ERIC Number: ED308943
Record Type: RIE
Publication Date: 1989-Apr
Reference Count: N/A
Cognitive-Motivational Influences on the Task-Related Help-Seeking Behavior of Black Children.
Nelson-Le Gall, Sharon; Jones, Elaine
The study examined relationships between children's mastery motivation, self-assessment of performance, and task-related help-seeking behavior during task performance. A total of 79 average-achieving black elementary school students in the third- and fifth-grades, who varied in mastery motivation, performed a multi-trial verbal task and were given the opportunity to seek help on each trial after making a tentative response and assessing their performance by rating their confidence in the correctness of the response. A response-contingent payoff system was implemented to encourage children to restrict their help-seeking to those instances in which they perceived that they could not make a correct response without assistance. As predicted, children's self-assessments of performance, regardless of their accuracy, appeared to influence help-seeking more than the actual performance outcomes. Neither children's self-assessments of performance nor their overall rate of help-seeking varied with level of measured mastery motivation. However, the type of help sought did vary as expected with mastery motivation. Differences in motivational orientation influenced requests for help only when children perceived their initial solutions to be incorrect. These findings are discussed in the context of the analyses of help-seeking as an instrumental learning and achievement strategy. Implications for analyses of black children's achievement styles are highlighted. (RH)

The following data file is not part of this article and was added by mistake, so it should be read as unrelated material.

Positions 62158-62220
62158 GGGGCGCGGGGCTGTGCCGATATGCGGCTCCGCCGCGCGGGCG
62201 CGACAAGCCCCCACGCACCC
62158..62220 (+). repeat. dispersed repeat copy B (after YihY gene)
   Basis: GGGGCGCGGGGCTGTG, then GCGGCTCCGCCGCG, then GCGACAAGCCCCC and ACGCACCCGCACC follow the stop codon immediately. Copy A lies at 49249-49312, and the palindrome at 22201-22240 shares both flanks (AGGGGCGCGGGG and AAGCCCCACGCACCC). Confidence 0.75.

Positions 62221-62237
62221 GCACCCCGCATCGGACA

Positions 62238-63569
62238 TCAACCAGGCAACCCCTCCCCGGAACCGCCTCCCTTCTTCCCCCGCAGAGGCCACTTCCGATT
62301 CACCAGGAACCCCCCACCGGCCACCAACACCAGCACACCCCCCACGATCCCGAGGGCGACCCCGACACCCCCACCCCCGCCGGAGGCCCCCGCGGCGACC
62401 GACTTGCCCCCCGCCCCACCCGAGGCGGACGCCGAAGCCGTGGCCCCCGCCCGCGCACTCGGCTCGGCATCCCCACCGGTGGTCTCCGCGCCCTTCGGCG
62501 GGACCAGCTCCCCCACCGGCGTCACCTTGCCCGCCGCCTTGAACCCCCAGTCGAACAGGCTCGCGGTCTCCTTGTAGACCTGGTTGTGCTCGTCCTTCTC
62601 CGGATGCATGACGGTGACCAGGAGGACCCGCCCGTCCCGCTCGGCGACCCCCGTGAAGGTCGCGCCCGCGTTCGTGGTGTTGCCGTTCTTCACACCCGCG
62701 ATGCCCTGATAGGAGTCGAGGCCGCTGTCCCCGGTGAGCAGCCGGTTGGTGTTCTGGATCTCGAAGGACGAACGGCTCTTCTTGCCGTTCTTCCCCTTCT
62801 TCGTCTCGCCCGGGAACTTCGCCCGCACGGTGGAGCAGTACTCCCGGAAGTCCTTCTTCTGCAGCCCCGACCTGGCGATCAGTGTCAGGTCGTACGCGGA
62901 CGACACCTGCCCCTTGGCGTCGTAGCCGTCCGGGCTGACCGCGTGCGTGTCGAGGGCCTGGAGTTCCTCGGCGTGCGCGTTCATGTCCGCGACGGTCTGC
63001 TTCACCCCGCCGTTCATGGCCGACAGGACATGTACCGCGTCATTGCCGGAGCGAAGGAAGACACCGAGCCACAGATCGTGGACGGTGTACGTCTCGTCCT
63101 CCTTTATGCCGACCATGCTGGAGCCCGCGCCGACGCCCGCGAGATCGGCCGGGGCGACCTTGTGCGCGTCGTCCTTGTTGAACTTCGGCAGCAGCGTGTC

Publication Type: Reports - Research; Speeches/Meeting Papers
Education Level: N/A
Sponsor: Rockefeller Foundation, New York, NY.
Authoring Institution: N/A
Note: An earlier version of this paper was presented at the Biennial Meeting of the Society for Research in Child Development (Kansas City, MO, April 27-30, 1989).